U.S. pollution regulations meant to protect people from dirty air are also saving North America’s birds, according to a new study.
Improved air quality under a federal program to reduce ozone pollution may have averted the loss of 1.5 billion birds during the past 40 years, the study found. That’s nearly 20% of bird life in the United States today.
The study, conducted by scientists at Cornell and the University of Oregon, published Nov. 24 in the Proceedings of the National Academy of Sciences.
“Our research shows that the benefits of environmental regulation have likely been underestimated,” said co-lead author Ivan Rudik, the Ruth and William Morgan Assistant Professor at the Dyson School of Applied Economics and Management. “Reducing pollution has positive impacts in unexpected places and provides an additional policy lever for conservation efforts.”
Ozone, a gas that occurs in nature, is also produced by human activities, including by power plants and cars. A layer of ozone in the upper atmosphere protects the Earth from the harmful ultraviolet rays of the sun. But ground-level ozone is hazardous and is the main pollutant in smog.
To examine the relationship between bird abundance and air pollution, the researchers used models that combined bird observations from the Cornell Lab of Ornithology’s eBird program with ground-level pollution data and existing regulations. They tracked monthly changes in bird abundance, air quality, and regulation status for 3,214 U.S. counties over a span of 15 years.
The team focused on a regulation called the the NOx (nitrogen oxide) Budget Trading Program, which was implemented by the U.S. Environmental Protection Agency to protect human health by limiting summertime emissions of ozone precursors from large industrial sources.
The findings suggest that ozone pollution is most detrimental to the small migratory birds – such as sparrows, warblers and finches – that make up 86% of all North American land-bird species. Ozone pollution directly harms birds by damaging their respiratory systems, and indirectly harms their food sources.
“Not only can ozone cause direct physical damage to birds, but it also can compromise plant health and reduce numbers of the insects that birds consume,” said study co-author Amanda Rodewald, Garvin Professor of Ornithology in the Department of Natural Resources and the Environment in the College of Agriculture and Life Sciences, and director of the Center for Avian Population Studies at the Cornell Lab of Ornithology.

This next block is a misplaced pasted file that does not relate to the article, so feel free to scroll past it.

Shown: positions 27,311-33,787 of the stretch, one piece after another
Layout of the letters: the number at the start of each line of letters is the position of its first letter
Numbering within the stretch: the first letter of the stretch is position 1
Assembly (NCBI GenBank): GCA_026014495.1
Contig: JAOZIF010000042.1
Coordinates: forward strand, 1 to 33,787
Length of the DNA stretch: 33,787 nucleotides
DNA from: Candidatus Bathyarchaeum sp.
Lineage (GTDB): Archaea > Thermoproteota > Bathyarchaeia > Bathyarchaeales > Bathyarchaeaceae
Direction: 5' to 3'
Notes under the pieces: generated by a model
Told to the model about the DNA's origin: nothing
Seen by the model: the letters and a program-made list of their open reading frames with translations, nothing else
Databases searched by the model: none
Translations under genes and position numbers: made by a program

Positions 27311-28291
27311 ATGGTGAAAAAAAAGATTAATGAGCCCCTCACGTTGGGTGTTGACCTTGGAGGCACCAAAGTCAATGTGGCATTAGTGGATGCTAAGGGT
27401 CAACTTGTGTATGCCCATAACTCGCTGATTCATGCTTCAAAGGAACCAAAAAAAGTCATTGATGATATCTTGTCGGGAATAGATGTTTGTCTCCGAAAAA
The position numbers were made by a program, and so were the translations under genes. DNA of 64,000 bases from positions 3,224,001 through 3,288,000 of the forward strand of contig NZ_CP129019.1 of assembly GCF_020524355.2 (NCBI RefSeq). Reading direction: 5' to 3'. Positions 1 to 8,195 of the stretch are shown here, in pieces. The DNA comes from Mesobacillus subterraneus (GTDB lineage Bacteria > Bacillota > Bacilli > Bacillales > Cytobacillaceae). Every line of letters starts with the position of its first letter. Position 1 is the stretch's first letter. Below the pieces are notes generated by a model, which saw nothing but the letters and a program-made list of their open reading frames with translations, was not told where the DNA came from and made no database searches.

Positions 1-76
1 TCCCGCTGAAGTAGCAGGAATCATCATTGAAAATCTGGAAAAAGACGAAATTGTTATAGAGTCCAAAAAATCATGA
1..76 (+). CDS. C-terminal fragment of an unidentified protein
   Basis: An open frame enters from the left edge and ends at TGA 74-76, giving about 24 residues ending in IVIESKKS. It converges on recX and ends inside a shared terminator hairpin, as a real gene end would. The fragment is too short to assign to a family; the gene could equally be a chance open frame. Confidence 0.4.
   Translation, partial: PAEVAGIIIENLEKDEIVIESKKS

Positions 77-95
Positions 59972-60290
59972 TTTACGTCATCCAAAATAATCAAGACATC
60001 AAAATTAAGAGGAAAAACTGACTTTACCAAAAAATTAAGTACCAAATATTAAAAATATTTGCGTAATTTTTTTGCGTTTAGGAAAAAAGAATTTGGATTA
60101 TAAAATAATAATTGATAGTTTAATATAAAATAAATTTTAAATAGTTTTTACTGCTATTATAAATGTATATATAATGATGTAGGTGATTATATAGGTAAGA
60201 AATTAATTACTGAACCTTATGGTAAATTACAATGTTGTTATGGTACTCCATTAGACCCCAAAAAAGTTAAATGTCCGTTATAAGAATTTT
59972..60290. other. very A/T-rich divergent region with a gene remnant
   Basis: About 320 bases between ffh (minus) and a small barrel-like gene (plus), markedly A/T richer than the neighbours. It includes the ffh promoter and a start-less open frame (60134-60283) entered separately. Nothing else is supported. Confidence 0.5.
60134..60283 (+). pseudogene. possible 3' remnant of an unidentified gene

“Not surprisingly,” Rodewald said, “birds that cannot access high-quality habitat or food resources are less likely to survive or reproduce successfully. The good news here is that environmental policies intended to protect human health return important benefits for birds too.”
Last year, a separate study by the Cornell Lab of Ornithology showed that North American bird populations have declined by nearly 3 billion birds since 1970. This new study shows that without the regulations and ozone-reduction efforts of the Clean Air Act, the loss of birdlife may have been 1.5 billion birds more.
“This is the first large-scale evidence that ozone is associated with declines in bird abundance in the United States, and that regulations intended to save human lives also bring significant conservation benefits to birds,” said co-author Catherine Kling, Tisch University Professor at the Dyson School and faculty director at the Cornell Atkinson Center for Sustainability. “This work contributes to our ever increasing understanding of the connectedness of environmental health and human health.”
Other co-lead authors were Yuanning Liang, doctoral student in environmental, energy and resource economics; and Eric Zou, assistant professor of economics at the University of Oregon. Also contributing was Alison Johnston, research associate at the Lab of Ornithology.
Pat Leonard is a staff writer at the Cornell Lab of Ornithology.